Why Wedding Photographers’ Prices are “Wack”

Earlier today my friend and fellow photographer posted a link to a craigslist ad from a woman in Seattle looking for a wedding photographer. The woman was upset because she thought that $3,000 for a wedding photographer was “wack” because all we do “is hang out at a wedding taking tons of photos and editing them” and that we are “making so much money its crazy.”

I first read this post earlier today while I was running errands and my head almost exploded. I immediately started drafting a horribly mean and punishing response in my head, but by the time I got home, I realized that this is probably a common misconception and that maybe I should try to explain why photographers charge what we do for our work.

Before I post my response, I want to thank all of my brides who appreciate my work and think that I am worth the price. This response is not meant to offend anyone. I understand many people are on a budget — especially in this economy — and I understand planning a wedding is both expensive and overwhelming. I always try my best to work with my couples and offer customized and discounted packaging options for those who are on a tighter budget.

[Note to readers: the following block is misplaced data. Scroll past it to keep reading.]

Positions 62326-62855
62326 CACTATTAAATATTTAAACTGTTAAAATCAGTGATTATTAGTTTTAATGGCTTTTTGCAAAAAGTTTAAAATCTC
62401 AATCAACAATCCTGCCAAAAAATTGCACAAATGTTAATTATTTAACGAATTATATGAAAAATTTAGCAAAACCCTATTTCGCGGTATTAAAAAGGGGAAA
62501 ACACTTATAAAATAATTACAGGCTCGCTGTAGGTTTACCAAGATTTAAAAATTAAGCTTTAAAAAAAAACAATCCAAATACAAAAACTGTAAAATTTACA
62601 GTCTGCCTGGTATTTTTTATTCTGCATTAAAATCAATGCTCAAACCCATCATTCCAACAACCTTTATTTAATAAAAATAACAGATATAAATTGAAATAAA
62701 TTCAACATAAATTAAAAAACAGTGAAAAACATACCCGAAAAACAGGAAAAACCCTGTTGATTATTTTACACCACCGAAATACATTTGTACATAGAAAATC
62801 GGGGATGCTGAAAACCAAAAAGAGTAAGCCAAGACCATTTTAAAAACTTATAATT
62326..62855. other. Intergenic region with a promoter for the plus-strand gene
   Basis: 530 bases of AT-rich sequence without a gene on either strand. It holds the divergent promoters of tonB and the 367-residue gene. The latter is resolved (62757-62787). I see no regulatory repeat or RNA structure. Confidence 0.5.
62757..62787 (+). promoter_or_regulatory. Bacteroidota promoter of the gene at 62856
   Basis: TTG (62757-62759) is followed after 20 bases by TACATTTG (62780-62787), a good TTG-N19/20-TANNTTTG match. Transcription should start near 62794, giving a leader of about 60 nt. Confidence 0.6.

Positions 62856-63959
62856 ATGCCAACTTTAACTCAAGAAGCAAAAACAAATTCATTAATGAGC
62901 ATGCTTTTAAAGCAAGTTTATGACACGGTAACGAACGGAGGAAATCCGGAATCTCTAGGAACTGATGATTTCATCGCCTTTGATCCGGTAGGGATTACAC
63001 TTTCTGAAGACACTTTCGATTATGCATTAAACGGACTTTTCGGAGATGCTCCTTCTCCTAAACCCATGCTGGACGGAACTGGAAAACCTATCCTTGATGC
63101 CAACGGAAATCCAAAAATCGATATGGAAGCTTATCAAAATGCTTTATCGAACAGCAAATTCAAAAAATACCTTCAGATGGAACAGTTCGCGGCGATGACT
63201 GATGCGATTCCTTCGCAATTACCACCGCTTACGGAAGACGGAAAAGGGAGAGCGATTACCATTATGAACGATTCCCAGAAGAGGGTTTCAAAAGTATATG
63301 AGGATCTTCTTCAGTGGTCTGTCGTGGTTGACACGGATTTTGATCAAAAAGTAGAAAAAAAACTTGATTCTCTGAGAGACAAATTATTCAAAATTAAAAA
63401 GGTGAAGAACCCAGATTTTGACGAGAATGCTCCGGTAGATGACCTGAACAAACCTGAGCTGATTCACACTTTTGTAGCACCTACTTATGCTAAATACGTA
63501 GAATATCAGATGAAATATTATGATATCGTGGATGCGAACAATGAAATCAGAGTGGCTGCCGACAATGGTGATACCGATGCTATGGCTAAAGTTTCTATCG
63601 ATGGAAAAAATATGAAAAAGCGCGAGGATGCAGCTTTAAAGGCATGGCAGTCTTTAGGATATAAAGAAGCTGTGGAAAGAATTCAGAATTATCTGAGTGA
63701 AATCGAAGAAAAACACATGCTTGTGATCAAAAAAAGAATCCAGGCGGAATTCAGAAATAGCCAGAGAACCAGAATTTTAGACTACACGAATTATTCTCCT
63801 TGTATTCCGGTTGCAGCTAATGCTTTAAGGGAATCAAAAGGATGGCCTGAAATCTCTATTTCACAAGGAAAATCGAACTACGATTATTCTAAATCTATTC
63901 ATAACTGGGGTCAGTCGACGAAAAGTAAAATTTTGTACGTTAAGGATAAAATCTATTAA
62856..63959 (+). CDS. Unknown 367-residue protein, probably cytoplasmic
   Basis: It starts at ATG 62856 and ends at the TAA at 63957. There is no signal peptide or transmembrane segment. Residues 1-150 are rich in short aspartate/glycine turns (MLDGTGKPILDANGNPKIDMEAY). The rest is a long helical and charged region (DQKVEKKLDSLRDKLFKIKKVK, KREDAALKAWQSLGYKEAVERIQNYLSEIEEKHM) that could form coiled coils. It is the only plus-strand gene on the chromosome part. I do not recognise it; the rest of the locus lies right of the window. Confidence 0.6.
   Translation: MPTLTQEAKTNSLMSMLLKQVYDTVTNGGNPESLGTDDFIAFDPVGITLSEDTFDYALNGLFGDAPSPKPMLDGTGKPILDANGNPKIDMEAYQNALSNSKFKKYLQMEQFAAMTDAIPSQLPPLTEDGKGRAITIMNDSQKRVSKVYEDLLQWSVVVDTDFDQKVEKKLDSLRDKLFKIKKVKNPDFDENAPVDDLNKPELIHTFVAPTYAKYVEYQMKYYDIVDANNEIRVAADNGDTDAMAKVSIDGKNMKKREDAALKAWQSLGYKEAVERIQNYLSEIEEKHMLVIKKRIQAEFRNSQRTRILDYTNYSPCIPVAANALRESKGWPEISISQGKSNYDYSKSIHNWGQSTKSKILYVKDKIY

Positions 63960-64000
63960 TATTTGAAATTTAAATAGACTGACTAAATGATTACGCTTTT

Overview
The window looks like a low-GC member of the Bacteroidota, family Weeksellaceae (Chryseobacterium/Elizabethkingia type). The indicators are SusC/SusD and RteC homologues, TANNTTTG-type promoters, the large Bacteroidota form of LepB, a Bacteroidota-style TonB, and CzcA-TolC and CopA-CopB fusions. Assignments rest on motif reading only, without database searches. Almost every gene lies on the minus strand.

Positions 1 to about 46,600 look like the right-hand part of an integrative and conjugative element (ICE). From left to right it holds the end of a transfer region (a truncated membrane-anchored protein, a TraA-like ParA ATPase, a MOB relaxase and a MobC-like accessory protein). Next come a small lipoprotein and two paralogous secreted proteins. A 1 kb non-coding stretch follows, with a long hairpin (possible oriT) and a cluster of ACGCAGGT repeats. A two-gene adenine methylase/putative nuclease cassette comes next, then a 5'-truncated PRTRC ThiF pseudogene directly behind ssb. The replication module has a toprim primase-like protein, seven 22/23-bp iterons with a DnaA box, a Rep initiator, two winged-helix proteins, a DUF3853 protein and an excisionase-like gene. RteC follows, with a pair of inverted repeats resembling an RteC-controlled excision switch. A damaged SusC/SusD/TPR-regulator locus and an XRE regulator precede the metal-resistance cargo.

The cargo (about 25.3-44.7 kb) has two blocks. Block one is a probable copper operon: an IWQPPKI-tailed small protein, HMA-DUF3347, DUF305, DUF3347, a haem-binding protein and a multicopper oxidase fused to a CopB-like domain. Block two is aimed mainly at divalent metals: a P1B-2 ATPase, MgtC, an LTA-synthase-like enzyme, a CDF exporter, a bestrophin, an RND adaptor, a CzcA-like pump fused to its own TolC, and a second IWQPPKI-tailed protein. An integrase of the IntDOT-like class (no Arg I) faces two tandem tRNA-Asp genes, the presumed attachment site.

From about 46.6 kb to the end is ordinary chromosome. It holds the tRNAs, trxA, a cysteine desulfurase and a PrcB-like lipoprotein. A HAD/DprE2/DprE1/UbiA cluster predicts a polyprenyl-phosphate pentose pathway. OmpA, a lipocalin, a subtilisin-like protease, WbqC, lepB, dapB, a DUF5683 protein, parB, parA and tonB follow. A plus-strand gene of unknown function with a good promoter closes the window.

I just want to state again, that being a photographer doesn’t mean that we wake up in the morning, photograph a wedding for 8 hours and then go home and our job is done. Those of us who are lucky enough to be able to support ourselves as full time photographers don’t just work as photographers. We are also small business owners, which also comes with the job of doing all of our own marketing, sales, accounting, scouting, art directing, managing our offices and studios, being our own webmasters, doing our own post production, designing, blogging, being students, being mentors, researching, etc…

Sorry for the novel. Here was my response:

Dear Bride,

I am a wedding photographer in the Erie, PA area. Wedding season only last about 4 months here, so I photograph an average of 20 weddings per year for an average of $2,500/wedding (which totals about $50,000/year).

  • That being said, I am a small business owner, so I pay all of my taxes, totaling about $15,000/year, which leaves me with a gross income of around $35,000